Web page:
Monday, June 4, 2012

Writing Your Age

When I began The Qualities of Wood, my first published novel, I was in my late twenties and the main characters were similarly aged. Like Vivian, my protagonist, I was married for a few years and exploring new surroundings. The similarities end there, in terms of externals. But I did relate to many of Vivian’s contemplations about age, having children, art, and finding your purpose in life. There were older characters in the book—Vivian’s parents, a self-possessed, funny neighbor, and of course, the brooding gentleman who liked to canvas the woods and sneak up on people. I didn’t give much thought to writing characters who were older and more experienced, perhaps, than I was. Over time, they seemed like people I knew and I just wrote down what they said and did.

As many of you may be aware, I am not still in my late twenties. That is to say, I have finally published this first novel some years after I began writing it. And one interesting aspect of this time gap for me was when I started reading and editing the book at a, well, at a more mature age, I found I related much more to the middle-aged characters. Katherine, the neighbor who relays local gossip and a balanced attitude that stems from experience. Even Margery, Vivian’s emotionally distant mother, was more understandable to me. She had work to do, after all, and couldn’t be coddling Vivian every moment of the day!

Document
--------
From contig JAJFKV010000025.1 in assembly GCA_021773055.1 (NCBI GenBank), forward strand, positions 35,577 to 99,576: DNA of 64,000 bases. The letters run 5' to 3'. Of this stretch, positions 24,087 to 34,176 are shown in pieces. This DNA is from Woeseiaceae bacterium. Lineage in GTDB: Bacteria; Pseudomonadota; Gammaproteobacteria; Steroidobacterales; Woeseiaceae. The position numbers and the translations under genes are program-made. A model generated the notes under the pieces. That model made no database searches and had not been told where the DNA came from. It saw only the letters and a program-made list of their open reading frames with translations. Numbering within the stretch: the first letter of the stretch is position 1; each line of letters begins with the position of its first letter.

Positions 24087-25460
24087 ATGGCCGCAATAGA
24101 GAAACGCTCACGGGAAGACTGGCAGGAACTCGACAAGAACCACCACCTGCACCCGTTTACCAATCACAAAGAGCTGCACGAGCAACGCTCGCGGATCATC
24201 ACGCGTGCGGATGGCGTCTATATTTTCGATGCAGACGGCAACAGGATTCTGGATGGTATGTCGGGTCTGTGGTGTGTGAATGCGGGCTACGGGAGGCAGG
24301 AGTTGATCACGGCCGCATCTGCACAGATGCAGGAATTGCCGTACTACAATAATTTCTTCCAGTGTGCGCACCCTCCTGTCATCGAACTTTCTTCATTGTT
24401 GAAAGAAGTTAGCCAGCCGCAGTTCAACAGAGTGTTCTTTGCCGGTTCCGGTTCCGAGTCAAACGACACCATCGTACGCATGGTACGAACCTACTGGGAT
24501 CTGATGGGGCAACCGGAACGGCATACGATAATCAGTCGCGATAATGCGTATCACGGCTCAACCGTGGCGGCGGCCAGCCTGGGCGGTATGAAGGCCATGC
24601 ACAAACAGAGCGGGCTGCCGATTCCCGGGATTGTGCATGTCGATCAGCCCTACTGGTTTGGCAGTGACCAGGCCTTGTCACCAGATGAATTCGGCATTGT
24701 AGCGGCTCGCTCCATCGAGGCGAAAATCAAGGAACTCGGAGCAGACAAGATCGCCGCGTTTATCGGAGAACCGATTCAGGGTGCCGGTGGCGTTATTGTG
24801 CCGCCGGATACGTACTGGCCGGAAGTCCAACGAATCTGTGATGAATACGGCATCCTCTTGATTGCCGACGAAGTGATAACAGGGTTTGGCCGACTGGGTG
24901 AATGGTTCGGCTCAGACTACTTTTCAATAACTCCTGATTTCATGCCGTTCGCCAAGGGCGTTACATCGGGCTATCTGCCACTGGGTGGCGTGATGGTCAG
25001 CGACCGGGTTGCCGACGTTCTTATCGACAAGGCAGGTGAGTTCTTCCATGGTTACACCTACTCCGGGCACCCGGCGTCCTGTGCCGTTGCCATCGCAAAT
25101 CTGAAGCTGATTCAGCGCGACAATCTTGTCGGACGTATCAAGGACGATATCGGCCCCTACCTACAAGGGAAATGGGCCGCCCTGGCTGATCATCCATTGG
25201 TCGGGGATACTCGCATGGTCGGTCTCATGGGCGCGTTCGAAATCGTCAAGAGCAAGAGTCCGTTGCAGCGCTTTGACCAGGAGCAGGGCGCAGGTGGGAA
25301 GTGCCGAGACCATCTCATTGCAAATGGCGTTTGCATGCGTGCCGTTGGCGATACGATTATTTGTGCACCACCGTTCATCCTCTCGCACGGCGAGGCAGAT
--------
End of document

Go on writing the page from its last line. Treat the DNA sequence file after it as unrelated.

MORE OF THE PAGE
Fortress for One,” a novel I recently finished, is about Gina: middle-aged, slave to routine, guard of secrets. She has worked many years at her job and is beginning to develop a certain understanding about family and relationships that only time can germinate. I suppose it could be said that I am near Gina’s age; however, we seem to have nothing else in common. So I can’t say whether having the same amount of temporal life experience helped me “write” her or not.

When an idea for my next project occurred to me, at first I rejected it. Too hard. Too much research, perhaps. Too painful. Because this new character is a young adult, probably a teenager, and my own youthful days were full of heady highs and dramatic lows. As most are, I suppose. And I’ve been wondering what some of the difficulties would be in channeling the perspective of youth: the hope, the drive, the singular moments. The sparks, the darkness. The world a wide, fresh vista that feels at times, utterly inaccessible. The self doubt. The energy. The obsessions. The hormones! Actually, that part I may be able to manage.

Is it possible to write characters in different phases of life when the author has passed the phase, or has yet to reach it? I think about books with a main character who is young but seems too wise, too worldly. The author’s perspective seeping in. Is it possible to avoid this, or should we even try? It would seem that I'll find out, because this story and these characters are my new go-to mental diversion. And when I spend time with them, I feel very, very young.


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"As soon as we express something, we devalue it strangely. We believe ourselves to have dived down into the depths of the abyss, and when we once again reach the surface, the drops of water on our pale fingertips no longer resemble the ocean from which they came...Nevertheless, the treasure shimmers in the darkness unchanged." ---Franz Kafka